Each Gospel presents Jesus in a different way and we lose this uniqueness when we try to blend, mix, or create a general consensus. Their beauty lies in their difference. As a whole the four gospels present a total picture of Jesus but each inspires and challenges the reader in different ways. Matthew brings to us a Jesus who fulfills the Scripture through the authority of his words. Following the Jesus of Matthew means keeping his teachings and making other disciples. The Jesus of Mark, we find him to be misunderstood and abandoned. To follow Mark’s Jesus we must take up the cross and follow him. John’s Jesus is the word incarnate. He is the revealer, sent to make known God to us. It is a symphony of living water, the bread of life and taking our place within the community of “the children of God.” Luke presents us with a compassionate Jesus, one of deep concern for the outcasts. It seems that Luke’s Jesus tends to tell the story of God’s redemptive power while relating to the history of Israel, the scriptures and the contemporary world of his day. Jesus is sent to save the lost and for Israel there would be tragic consequences. The religious leaders reject Jesus and hand him over to be crucified but the people in general seem to survive the harsh judgement of history. Luke brings his Gospel to end with the disciples going forth with the good news and “the rest of the story” following in Acts.
I in the past have written other blogs with scripture verses from the book of Luke as the basis. I think one of the interesting things about this book is the author. First off, Luke is a Gentile. Luke is the only Gentile writer with a book included in the New Testament Bible. As to authorship there can be little doubt that Luke is the author. It was a custom of early writers to attach the name of a well known author or church person to increase the chance of it being accepted but Luke was never one of the famous persons of the early church. Luke wrote this Gospel and there is little chance that anyone one would have attached their name to it. We read in Colossians 4:14 he was medical doctor and it is often cited as the reason for his sympathy for all people, it gave him a gentle and caring spirit. As a doctor Luke truly saw people as they really were. Over time emblems have been assigned to the Gospel writers, interesting to note that the symbol of Luke is the calf. The calf was viewed as an animal of sacrifice and in Luke’s eye that was how he viewed Jesus….God’s instrument of sacrifice who broke down the barriers between Jew and Gentile, a Savior for all people, all the world. Luke wrote his Gospel mainly for the Gentiles. Luke is writing in one sense to most likely answer a request or question from Theophilus, he himself a gentile. Luke was a trusted companion of Paul and most likely knew or knew of all the great figures of the church. His was a life of walking through history and he was meticulous in his recording of it. He was careful in all he wrote and it is evident his careful research included the opportunities he had to ask questions of these figures. Luke very seldom quotes the Old Testament. Luke quite literally was writing not for the Jews but for people just like us.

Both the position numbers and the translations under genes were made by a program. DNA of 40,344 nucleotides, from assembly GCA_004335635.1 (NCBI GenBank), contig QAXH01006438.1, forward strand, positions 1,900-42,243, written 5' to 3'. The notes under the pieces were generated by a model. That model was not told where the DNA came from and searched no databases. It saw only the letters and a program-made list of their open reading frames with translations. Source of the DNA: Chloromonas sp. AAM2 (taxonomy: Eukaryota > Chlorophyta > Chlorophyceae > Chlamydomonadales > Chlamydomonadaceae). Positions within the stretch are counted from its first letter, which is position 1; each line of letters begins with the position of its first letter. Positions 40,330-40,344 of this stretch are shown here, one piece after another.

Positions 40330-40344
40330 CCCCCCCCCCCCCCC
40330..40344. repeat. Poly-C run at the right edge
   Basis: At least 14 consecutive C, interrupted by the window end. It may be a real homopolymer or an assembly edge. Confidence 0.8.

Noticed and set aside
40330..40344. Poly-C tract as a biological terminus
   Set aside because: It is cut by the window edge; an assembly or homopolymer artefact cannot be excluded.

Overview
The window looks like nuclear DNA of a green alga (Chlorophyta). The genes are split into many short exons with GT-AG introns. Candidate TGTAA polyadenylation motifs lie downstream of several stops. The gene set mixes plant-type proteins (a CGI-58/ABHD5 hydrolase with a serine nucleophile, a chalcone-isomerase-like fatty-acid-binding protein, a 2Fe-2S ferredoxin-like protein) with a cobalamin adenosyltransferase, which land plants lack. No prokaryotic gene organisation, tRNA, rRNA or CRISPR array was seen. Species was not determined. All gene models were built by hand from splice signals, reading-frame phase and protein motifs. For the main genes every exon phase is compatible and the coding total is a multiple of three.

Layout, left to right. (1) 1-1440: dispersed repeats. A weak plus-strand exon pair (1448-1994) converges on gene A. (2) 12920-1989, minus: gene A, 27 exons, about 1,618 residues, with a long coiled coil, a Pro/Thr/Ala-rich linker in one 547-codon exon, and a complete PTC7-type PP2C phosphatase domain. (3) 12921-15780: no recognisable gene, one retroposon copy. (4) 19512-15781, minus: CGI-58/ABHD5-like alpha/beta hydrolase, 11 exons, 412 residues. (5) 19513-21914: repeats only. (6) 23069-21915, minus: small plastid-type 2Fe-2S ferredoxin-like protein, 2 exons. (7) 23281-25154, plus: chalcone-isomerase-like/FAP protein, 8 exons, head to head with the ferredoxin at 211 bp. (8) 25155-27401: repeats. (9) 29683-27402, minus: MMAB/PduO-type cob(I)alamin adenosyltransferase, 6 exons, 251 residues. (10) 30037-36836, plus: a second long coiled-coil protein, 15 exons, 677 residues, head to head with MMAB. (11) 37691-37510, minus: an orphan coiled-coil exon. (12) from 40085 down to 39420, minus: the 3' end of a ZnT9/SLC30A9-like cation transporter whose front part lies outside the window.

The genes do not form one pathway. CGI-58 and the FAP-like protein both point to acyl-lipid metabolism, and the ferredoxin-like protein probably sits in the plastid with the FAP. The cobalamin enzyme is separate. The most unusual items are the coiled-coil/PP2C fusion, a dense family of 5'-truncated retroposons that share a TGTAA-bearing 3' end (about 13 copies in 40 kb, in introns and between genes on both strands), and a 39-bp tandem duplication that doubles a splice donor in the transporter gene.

Luke’s Gospel paints a picture of Jesus that gives us a side of Jesus that while noted in the other Gospels, comes to the forefront in Luke’s writings. Luke’s Gospel puts forth the picture of a praying Jesus…at the moments of great stress or challenges we see Christ at prayer. Luke believed that to open the door to prayer was a powerful thing. Luke was a native of Macedonia where women were respected more than anyplace else. It comes across in his writings about Mary, Martha and of Mary Magdalene. With Luke it was a praise thing and here in Luke’s book the phrase praising God occurs more often than all the rest of the New Testament put together. There is Mary’s song of praise Luke 1: 46-55, The Benedictus 1:68-79 and the Nunc Dimittis 2:29-32. But there is yet the wonder of the Gospel, the Universal Gospel; the Gospel of no barriers, the Gospel for all people.
These are just a few of the wonders of this beautiful book. In the DBS, Barclay takes note of this written by F.W. Faber….
There’s a wideness in God’s mercy,
Like the wideness of the sea;
There’s a kindness in his justice,
Which is more than liberty.
For the love of God is broader
Than the measures of man’s mind;
And the heart of the Eternal
Is most wonderfully kind.
A good summation of Luke, The Book Beautiful.
Life is Good